“Well I suppose I should go,” he said, and turned and walked toward the tractor.

“Thank you so much for your help,” I smiled, feeling a bit self-conscious now that I was in his debt. I thought of a remedy, but he already had eggs.

“I have to remember to not to drive on your driveway,” he pretended to grumble as he climbed into the seat.

“Oh yeah? Why’s that?”

“Because your father hates it when the dirt from the tires gets on the blacktop. He won’t even let me take the gator on it.”

“Well please do listen to him! I’m the one who has to sweep the driveway when it gets dirty!” I laughed.

He kept grumbling as he drove off.

“Makes me drive on the lawn! It’s like geez! What is this— the servant’s quarters? I’m not allowed to use the front door? No, no, you can’t come up here, go up the back steps! Why I…”

I laughed and waved as he drove away. A few minutes later my mother drove by on the riding lawn mower as I was planting some gladiolus bulbs in a big bunch between my hazelnut tree saplings. She slowed down and frowned as she saw the circular hole.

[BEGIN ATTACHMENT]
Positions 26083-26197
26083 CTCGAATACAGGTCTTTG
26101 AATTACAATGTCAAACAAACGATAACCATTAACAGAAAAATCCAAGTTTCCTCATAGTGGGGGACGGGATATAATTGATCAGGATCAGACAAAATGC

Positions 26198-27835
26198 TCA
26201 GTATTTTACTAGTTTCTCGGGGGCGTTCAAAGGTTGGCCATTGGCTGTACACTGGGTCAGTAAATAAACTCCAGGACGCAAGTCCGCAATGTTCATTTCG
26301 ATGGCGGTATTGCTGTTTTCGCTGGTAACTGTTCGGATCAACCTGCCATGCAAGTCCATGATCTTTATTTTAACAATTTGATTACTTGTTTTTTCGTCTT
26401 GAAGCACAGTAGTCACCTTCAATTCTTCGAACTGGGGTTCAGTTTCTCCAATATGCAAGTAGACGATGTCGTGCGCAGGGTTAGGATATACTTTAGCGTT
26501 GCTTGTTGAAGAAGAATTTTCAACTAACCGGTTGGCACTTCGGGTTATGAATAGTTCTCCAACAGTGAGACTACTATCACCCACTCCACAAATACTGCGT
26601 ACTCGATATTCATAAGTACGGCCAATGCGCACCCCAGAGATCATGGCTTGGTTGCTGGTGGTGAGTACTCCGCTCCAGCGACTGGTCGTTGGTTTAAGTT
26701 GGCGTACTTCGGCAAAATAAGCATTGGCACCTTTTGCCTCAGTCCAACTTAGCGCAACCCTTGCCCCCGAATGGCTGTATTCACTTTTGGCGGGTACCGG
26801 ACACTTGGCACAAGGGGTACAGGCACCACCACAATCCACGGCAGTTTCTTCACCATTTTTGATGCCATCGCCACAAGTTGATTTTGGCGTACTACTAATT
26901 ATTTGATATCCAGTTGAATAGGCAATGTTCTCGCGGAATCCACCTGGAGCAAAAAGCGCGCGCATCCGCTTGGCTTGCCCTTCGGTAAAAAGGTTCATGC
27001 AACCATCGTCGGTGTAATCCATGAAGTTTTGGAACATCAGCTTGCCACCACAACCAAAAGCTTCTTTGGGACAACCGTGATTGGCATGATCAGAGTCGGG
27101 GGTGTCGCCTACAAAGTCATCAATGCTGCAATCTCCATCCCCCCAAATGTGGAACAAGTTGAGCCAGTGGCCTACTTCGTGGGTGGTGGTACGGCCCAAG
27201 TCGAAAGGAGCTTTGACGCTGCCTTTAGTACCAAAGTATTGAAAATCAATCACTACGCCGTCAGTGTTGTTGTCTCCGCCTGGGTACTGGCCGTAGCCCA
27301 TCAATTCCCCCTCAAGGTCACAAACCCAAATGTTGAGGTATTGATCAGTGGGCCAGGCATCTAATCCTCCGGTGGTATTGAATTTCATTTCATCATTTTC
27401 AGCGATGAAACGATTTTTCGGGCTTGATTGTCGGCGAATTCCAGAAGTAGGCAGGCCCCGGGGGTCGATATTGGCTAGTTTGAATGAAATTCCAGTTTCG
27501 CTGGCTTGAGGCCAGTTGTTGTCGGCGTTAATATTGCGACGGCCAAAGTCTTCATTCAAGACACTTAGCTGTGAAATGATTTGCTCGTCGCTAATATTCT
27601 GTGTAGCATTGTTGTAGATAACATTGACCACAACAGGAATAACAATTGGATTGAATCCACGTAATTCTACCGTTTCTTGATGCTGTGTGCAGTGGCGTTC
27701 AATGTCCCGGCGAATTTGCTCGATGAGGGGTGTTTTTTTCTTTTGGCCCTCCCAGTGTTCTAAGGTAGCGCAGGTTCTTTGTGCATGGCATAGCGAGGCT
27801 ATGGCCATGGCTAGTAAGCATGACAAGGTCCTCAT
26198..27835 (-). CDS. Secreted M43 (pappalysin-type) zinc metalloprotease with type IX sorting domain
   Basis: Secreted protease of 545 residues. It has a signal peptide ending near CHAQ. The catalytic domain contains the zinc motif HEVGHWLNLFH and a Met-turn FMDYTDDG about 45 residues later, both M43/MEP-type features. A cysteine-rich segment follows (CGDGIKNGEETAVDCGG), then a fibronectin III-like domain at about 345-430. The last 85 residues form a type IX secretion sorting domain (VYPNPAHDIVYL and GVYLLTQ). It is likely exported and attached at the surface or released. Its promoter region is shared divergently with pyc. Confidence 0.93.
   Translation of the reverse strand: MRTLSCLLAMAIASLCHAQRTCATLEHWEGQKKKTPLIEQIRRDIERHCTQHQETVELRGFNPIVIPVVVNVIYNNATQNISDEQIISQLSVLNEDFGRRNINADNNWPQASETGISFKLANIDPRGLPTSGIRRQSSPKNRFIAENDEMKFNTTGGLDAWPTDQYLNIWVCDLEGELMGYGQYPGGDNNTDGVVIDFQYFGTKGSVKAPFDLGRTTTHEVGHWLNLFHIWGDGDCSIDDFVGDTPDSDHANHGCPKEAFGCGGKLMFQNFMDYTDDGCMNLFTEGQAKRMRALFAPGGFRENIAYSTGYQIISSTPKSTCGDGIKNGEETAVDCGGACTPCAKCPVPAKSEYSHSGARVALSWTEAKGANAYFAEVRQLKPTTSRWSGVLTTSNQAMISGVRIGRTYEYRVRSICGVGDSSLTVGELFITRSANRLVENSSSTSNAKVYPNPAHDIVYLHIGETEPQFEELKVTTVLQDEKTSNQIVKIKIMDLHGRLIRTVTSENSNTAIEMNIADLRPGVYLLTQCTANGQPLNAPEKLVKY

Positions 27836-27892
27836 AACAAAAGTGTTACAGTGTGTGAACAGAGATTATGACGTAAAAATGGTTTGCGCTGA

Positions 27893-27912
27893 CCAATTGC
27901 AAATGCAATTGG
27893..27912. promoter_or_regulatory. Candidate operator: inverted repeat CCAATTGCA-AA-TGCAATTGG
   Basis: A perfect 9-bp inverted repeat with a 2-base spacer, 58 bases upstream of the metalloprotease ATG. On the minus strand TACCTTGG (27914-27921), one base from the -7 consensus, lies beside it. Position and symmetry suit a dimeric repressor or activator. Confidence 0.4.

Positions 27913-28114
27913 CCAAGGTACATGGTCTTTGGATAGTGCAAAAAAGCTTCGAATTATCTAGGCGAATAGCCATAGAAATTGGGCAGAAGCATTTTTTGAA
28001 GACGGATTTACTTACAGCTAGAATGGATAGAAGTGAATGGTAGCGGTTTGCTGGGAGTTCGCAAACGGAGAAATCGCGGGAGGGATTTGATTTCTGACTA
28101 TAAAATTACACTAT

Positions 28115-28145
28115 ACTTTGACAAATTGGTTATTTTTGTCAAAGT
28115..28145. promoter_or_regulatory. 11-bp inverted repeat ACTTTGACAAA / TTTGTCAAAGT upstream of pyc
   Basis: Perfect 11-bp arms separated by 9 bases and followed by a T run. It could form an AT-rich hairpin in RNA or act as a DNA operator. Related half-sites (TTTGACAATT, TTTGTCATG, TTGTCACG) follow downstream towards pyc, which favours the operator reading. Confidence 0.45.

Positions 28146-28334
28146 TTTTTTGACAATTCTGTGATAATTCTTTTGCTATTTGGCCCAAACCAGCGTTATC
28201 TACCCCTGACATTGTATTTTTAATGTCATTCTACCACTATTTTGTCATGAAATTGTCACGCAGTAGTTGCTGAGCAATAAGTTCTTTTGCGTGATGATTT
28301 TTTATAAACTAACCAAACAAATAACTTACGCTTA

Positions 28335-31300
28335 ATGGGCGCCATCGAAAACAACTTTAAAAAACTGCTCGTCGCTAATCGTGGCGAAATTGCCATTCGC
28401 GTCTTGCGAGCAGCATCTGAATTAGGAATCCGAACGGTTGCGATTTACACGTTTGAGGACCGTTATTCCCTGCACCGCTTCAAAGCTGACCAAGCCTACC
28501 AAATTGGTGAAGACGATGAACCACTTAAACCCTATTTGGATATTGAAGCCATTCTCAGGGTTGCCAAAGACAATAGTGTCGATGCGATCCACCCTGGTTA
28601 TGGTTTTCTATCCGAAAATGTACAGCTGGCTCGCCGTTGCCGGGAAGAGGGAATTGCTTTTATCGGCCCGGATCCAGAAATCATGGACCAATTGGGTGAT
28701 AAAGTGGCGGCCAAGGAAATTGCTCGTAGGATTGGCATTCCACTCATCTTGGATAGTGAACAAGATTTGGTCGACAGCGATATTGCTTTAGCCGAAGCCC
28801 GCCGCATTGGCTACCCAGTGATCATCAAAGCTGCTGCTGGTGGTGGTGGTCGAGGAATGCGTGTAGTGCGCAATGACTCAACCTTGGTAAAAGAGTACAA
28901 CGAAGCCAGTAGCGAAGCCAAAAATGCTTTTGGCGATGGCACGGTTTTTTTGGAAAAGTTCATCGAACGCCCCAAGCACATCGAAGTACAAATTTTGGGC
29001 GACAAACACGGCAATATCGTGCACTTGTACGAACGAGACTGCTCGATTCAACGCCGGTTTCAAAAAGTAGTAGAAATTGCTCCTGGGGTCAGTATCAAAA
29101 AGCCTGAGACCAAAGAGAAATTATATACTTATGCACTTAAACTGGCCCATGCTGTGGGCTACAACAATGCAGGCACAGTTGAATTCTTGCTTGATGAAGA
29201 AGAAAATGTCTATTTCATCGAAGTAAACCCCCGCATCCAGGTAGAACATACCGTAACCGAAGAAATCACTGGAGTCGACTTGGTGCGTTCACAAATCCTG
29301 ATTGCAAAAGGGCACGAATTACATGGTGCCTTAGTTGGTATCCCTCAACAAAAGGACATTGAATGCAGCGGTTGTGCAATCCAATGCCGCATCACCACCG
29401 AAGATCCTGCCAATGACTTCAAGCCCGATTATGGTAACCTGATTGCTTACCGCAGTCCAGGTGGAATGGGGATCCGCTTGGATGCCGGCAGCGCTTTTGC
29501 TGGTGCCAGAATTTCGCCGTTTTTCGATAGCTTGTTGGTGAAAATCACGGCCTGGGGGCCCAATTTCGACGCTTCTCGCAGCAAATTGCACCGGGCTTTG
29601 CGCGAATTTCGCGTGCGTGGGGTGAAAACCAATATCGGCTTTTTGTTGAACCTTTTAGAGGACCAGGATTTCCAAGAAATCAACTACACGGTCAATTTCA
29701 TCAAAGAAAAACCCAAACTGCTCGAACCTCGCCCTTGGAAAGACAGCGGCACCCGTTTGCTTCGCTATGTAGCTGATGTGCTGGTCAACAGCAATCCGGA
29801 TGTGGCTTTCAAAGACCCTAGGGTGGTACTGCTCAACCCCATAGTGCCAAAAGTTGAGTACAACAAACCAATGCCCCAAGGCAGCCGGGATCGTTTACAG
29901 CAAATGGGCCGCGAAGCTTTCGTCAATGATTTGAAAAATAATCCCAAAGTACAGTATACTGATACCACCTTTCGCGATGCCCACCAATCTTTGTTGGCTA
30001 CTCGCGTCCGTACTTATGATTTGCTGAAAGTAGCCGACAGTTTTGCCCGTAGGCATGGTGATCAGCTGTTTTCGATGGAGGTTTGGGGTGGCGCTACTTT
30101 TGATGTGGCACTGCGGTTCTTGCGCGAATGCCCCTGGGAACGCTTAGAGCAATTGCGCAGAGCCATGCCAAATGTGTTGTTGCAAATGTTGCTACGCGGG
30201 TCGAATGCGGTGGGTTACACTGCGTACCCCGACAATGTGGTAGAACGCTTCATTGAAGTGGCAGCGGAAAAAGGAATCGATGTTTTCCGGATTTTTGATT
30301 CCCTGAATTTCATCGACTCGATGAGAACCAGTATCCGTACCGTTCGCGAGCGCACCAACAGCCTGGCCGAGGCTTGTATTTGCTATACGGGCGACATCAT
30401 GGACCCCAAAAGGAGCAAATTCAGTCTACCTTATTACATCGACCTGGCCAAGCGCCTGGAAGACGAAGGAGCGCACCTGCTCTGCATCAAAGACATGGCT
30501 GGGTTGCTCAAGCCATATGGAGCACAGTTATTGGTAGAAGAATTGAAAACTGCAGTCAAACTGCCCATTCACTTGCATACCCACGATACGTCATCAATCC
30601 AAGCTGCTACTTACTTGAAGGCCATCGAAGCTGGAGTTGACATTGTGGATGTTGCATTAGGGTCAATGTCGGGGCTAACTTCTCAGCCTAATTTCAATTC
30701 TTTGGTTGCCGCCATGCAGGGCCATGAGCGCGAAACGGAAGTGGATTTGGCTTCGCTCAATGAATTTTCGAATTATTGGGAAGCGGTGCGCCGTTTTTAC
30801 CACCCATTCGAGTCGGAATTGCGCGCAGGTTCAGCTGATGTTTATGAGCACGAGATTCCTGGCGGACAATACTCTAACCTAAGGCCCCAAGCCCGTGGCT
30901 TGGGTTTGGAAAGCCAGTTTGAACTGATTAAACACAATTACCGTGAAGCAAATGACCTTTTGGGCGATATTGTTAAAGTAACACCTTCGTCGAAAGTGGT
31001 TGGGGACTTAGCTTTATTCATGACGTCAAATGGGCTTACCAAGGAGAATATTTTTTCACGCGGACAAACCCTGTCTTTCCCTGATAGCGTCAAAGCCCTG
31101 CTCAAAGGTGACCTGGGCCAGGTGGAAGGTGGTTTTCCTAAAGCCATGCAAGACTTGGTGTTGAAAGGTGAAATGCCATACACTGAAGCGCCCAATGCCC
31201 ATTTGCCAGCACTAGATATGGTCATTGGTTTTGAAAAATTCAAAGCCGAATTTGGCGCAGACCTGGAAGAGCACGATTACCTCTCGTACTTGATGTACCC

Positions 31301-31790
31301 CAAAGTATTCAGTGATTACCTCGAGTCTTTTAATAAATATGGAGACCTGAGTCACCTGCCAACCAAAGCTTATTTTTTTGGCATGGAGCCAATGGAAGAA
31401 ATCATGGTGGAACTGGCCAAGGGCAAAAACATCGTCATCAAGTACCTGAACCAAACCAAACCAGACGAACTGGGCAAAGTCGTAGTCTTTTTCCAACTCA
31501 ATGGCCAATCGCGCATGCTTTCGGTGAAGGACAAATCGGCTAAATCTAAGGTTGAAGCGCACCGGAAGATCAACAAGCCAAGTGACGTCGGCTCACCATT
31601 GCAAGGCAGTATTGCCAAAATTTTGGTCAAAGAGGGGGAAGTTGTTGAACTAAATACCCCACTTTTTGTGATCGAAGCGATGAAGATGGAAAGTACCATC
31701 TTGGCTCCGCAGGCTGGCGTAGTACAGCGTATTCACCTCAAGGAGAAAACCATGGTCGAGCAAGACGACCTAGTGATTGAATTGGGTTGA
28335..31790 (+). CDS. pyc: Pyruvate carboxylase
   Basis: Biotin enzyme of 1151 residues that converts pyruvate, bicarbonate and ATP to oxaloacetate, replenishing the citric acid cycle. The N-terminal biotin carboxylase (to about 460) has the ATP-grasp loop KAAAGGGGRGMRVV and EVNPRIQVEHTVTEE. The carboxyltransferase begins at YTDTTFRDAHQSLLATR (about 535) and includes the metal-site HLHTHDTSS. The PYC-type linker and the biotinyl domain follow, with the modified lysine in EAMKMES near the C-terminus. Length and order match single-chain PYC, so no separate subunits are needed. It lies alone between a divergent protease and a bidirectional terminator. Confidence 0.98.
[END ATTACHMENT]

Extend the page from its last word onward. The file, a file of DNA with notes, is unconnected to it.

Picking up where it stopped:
“You aren’t going to line them up against the fence?” She gestured with her hand.

I took a deep breath and smiled.


“How sad.” She sighed and made a little pouty face, but then winked at me and drove past.

Exuberant, I pushed the dirt over the bulbs… my bulbs.

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jill from from los angeles on July 6, 2011 at 05:56:58 PM
fun story
Sarah from from Elk Mound on June 21, 2011 at 07:22:22 PM
Hi Susan! I think it would be best for your chickens if you supplimented their diet with some corn or some "small grains" like oats or barley. Our family's chickens are entirely free-range, but we still suppliment their diet to ensure a steady supply of eggs. We feed a few pounds of corn a day and give them table scraps. You can tell if your chickens are getting enough food in several ways. First, if they are laying eggs regularly, secondly, if they look healthy and not too thin. Finally, in the level of interest they give their food. If they aren't interested in it, they probably aren't hungry.
Susan from from Lafayette, Louisiana on June 20, 2011 at 10:36:31 AM
Thank you for the lovely story, Making Hay.

I'm a city girl and have never had chickens. But, if chickens are protected with chicken wire cages so they have room to roam and eat insects, and are protected from hawk and owls, cats, dogs, and other smaller predators, could the earthworms, and insects feed them enough that one would not need to worry about not getting enough alfalfa or chicken scratch?